Donald Andrew Hall, Jr., was born into a prosperous family and attended Philips Exeter Academy from 1944 to 1947 before entering Harvard University, where he received his A.B. in 1951. From there he went to Oxford University, where he received the B.Litt. in 1953, followed by further graduate work in 1953-1954 at Stanford University, where he was a Fellow in Creative Writing. From 1954 to 1957 he was a junior fellow in the Society of Fellows at Harvard, after which he joined the faculty of the University of Michigan. In 1975 he left the university to return to his family home at Sable Pond Farm in New Hampshire.
Before the appearance of his first volume of poetry, Hall received the Lloyd McKim Garrison Prize for poetry at Harvard in 1951, the John Osborne Sergeant Prize for Latin translation at Harvard in 1951, and the Newdigate Prize for poetry at Oxford in 1952. His initial volume of poems, Exiles and Marriages, earned him the Lamont Prize of the Academy of American Poets in 1955, as well as the Edna St. Vincent Millay Memorial Award, for the same year. Later he received a Guggenheim Fellowship, as well as a number of other awards for his poetry such as a Los Angeles Times Book Prize, the National Book Critics Circle Award, and the Robert Frost medal of the Poetry Society of America. At one time he was the state poet laureate of New Hampshire.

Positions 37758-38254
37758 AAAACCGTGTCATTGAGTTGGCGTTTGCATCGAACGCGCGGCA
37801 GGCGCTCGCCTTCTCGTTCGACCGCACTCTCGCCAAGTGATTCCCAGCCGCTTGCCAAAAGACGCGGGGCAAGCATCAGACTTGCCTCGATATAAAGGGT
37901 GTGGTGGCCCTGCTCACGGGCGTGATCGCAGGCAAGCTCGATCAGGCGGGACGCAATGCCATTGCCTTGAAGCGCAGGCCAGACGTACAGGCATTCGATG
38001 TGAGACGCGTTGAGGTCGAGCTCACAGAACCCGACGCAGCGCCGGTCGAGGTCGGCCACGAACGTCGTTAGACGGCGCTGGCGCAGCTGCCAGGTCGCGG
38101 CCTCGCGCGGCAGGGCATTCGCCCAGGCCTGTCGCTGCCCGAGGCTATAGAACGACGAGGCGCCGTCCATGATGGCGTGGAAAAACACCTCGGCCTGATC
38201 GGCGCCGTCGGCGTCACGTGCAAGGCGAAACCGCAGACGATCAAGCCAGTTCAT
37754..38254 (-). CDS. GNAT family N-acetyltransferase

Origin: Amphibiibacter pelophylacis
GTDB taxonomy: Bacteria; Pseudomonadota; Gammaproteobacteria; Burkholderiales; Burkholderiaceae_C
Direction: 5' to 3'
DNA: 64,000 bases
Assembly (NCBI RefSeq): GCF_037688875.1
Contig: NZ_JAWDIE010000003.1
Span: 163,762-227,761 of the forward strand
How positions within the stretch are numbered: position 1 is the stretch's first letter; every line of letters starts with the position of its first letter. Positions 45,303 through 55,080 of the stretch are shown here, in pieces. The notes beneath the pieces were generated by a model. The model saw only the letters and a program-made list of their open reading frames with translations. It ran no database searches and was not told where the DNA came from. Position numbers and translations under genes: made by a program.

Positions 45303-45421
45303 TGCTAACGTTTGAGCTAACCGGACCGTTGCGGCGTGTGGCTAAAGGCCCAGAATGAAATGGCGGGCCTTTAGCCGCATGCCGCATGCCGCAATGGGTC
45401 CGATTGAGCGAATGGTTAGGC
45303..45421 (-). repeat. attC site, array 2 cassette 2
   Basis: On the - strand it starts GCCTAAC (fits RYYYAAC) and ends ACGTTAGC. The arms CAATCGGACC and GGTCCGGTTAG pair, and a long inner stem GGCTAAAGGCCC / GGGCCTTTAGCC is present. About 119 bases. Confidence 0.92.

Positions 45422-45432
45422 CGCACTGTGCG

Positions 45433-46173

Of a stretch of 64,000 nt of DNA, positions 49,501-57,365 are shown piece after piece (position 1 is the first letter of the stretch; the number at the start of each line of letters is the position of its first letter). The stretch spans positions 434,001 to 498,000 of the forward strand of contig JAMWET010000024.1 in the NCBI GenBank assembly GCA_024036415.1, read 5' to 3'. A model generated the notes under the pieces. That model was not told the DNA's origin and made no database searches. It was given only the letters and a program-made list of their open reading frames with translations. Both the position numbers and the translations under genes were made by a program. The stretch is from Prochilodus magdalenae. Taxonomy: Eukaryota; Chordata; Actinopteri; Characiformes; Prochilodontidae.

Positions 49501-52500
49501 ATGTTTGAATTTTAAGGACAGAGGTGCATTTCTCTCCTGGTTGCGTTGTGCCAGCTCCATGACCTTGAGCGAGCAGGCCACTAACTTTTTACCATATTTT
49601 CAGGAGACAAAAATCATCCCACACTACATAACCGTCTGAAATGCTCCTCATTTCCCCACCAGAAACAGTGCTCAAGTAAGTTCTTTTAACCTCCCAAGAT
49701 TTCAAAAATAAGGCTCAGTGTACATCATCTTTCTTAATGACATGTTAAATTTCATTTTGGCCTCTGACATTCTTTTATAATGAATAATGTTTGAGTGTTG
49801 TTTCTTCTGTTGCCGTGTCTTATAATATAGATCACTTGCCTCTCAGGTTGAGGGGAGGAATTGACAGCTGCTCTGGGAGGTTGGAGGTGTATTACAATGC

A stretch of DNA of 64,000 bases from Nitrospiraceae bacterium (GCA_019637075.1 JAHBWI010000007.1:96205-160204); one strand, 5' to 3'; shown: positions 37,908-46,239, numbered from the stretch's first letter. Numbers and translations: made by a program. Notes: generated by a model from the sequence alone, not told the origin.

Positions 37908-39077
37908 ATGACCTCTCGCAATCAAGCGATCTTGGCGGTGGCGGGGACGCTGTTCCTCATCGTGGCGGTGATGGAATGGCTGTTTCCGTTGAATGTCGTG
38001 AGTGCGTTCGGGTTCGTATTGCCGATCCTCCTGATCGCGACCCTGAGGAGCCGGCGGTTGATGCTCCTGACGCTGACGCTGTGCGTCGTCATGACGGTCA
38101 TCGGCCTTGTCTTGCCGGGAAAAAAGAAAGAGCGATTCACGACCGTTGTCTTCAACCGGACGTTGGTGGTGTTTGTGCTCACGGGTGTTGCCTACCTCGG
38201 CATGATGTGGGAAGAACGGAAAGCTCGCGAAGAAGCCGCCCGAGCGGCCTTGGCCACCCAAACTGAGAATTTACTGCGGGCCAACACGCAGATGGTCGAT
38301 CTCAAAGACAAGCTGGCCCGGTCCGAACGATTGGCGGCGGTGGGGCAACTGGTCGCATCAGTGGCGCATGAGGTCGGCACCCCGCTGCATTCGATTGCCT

As a poet Hall wrote of a growing isolation from both humanity and the physical world. His poems reflect a regret for the past and a reluctance to praise the present, and in many he contemplates the problem of human freedom in the world. As a writer of prose Hall became one of the foremost men of letters in the U.S. in the late twentieth century. His essay collections include memoirs, interviews, critical studies of writers and artists, and commentaries on subjects ranging from literary history to sports. Hall’s children’s books include the best-selling The Ox-Cart Man, which won the Caldecott Medal.
Hall made his mark as an editor and critic as well as poet and teacher. During the years 1953-1961 he was poetry editor for the Paris Review; from 1958 to 1964 he was on the poetry board for Wesleyan University Press; and after 1964 he was a consultant for poetry with the publishing firm of Harper and Row. In 1967 he became one of the judges for the Lamont Poetry Competition, and his editions of contemporary poets came to be widely used in college classes and by general readers. He also served as general editor for the Poets on Poetry series put out by the University of Michigan Press, a series to which he himself contributed several volumes.